2005 Salt Lake City Annual Meeting (October 16–19, 2005)

Paper No. 7
Presentation Time: 3:05 PM


SHEPPARD, Paul R., Laboratory of Tree-Ring Research, University of Arizona, 105 W. Stadium, Tucson, AZ 85719, ORT, Michael H., Environmental Sciences, Northern Arizona Univ, P.O. Box 5694, Flagstaff, AZ 86011, SPEAKMAN, Robert J., Research Reactor Center, Univ of Missouri, Research Park, Columbia, MO 65211, ANDERSON, Kirk C., Bilby Research Center, Northern Arizona University, Flagstaff, AZ 85716 and ELSON, Mark D., Desert Archaeology, Inc, 3975 N. Tucson Blvd, Tucson, AZ 85716, sheppard@ltrr.arizona.edu

To improve understanding of the full range of interactions between human groups and volcanic eruptions, we have begun a re-analysis of the dating of the last eruption of Sunset Crater, northern Arizona, long thought to have erupted in AD 1064. While the original dating was based on dendrochronological analysis of ring widths, our re-analysis uses dendrochemical techniques, namely the measurement and analysis of various chemical elements in dated tree rings.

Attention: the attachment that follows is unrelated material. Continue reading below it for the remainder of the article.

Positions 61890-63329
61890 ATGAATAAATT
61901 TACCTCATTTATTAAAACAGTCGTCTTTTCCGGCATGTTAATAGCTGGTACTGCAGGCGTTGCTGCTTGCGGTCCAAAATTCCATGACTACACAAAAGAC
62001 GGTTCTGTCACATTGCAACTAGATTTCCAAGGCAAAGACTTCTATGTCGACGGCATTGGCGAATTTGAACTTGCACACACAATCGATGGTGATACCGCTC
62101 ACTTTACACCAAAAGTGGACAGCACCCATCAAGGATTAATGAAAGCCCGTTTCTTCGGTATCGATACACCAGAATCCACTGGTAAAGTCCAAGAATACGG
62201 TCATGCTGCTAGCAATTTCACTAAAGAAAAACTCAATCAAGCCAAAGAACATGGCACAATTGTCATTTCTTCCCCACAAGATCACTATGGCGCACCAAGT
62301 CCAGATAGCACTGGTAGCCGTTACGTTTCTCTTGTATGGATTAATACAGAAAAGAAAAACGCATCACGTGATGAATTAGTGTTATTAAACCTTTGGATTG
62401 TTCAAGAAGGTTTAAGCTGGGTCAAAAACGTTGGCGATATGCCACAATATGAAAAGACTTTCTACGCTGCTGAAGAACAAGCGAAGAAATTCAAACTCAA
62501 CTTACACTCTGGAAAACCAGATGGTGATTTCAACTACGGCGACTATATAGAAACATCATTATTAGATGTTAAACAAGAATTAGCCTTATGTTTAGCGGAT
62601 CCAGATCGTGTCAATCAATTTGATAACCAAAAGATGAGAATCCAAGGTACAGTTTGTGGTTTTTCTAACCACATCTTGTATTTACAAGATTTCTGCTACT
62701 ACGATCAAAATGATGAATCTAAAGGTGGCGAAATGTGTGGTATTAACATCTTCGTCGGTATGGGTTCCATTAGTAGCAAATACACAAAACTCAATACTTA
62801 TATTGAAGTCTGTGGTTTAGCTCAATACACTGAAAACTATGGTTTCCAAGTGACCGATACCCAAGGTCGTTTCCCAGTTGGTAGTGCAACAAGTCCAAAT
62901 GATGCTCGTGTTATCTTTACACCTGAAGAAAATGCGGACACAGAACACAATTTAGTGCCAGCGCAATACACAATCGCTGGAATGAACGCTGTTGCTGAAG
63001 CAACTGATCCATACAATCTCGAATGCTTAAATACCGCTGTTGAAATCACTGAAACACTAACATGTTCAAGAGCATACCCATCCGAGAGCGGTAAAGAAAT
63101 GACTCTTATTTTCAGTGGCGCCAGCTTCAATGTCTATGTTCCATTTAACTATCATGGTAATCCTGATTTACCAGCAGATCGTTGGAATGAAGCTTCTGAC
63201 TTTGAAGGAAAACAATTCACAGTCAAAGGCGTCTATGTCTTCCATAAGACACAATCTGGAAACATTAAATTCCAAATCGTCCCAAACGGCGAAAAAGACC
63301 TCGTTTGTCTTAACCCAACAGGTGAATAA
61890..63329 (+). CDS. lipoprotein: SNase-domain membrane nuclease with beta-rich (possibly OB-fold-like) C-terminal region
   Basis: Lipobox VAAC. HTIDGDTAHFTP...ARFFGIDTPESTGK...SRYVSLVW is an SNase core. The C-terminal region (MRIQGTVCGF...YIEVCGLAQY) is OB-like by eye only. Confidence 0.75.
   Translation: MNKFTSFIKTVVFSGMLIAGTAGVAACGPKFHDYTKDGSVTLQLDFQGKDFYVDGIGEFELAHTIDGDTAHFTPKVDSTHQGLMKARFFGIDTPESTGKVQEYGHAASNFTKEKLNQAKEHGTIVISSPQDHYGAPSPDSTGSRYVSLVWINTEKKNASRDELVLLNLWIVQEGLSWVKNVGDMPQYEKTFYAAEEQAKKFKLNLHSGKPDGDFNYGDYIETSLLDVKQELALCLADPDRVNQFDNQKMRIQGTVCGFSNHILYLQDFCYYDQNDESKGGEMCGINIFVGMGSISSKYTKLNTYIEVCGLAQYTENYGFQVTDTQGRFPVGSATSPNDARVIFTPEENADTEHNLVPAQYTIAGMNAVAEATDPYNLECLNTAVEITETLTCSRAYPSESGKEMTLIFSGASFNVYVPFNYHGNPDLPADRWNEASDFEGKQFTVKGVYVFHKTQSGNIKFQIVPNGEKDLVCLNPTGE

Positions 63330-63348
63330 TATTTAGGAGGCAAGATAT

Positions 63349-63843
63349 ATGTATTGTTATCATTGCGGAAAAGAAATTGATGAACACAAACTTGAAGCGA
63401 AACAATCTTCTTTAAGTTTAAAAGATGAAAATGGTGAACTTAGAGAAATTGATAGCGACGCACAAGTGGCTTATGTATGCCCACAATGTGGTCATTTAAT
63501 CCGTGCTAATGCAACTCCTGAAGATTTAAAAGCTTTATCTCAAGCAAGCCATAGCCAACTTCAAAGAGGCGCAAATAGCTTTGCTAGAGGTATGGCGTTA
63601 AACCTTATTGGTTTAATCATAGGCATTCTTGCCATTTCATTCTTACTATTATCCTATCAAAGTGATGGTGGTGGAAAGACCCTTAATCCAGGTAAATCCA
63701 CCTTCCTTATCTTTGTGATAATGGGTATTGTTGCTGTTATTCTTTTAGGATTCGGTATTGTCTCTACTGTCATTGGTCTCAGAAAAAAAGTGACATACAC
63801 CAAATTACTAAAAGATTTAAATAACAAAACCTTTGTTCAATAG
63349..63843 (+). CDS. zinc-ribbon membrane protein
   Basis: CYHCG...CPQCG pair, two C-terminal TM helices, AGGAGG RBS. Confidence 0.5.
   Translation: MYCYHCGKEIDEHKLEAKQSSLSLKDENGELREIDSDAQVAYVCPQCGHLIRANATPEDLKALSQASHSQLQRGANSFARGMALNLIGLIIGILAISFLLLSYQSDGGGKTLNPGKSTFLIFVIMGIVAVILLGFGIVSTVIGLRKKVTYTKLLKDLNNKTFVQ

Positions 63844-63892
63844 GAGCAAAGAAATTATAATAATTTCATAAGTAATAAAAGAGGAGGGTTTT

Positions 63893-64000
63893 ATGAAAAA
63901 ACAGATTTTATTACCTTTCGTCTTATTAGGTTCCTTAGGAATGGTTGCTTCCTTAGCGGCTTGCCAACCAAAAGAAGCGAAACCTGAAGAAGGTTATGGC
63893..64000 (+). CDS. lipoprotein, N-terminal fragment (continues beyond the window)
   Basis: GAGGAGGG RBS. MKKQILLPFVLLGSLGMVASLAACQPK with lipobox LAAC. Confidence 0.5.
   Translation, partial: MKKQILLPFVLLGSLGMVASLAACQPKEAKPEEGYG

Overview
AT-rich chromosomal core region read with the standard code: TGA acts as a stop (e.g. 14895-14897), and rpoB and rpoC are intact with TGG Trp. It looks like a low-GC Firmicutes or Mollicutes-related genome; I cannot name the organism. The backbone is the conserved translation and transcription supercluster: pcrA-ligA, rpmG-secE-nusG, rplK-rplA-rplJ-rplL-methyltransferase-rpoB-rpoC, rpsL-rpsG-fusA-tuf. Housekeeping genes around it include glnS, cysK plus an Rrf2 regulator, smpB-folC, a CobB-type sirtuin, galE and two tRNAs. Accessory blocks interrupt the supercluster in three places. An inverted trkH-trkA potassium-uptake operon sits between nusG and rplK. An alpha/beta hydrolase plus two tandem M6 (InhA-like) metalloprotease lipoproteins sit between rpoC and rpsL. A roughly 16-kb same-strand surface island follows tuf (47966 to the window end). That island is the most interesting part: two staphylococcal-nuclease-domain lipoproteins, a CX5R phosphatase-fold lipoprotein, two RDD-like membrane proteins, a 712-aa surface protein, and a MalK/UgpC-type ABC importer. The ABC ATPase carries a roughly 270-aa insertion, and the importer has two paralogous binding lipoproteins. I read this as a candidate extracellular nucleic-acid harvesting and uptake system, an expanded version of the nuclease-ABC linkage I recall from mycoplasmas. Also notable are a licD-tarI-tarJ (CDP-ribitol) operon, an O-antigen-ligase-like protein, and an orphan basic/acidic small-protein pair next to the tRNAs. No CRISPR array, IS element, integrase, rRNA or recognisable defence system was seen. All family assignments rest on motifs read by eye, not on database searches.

To discover and calibrate potential dendrochemical signals from cinder cone eruptions generally, we started our re-analysis by investigating rings of trees growing around Volcano Parícutin, Michoacán, México, which last erupted from 1943 to 1952 in an event that is considered to have been geologically similar to the Sunset Crater eruption. Of particular note in Parícutin tree-ring samples that extend back in time to prior to the eruption, ring levels of phosphorus increased abruptly beginning in 1943 and dropped back again after 1952, although not to pre-eruption levels.

In archeological tree-ring samples from nearby Sunset Crater, ring levels of phosphorus also changed during the 11th century, though not exactly at AD 1064. If changes in ring phosphorus can truly be interpreted as evidence of cinder cone activity, then perhaps Sunset Crater had a more complex eruption sequence than is indicated by just the single-year date of 1064. Much work remains to verify these preliminary findings, but dendrochemistry might be a powerful tool to help refine dating certain past volcanic eruptions, thereby improving the archeological interpretations of human responses to them.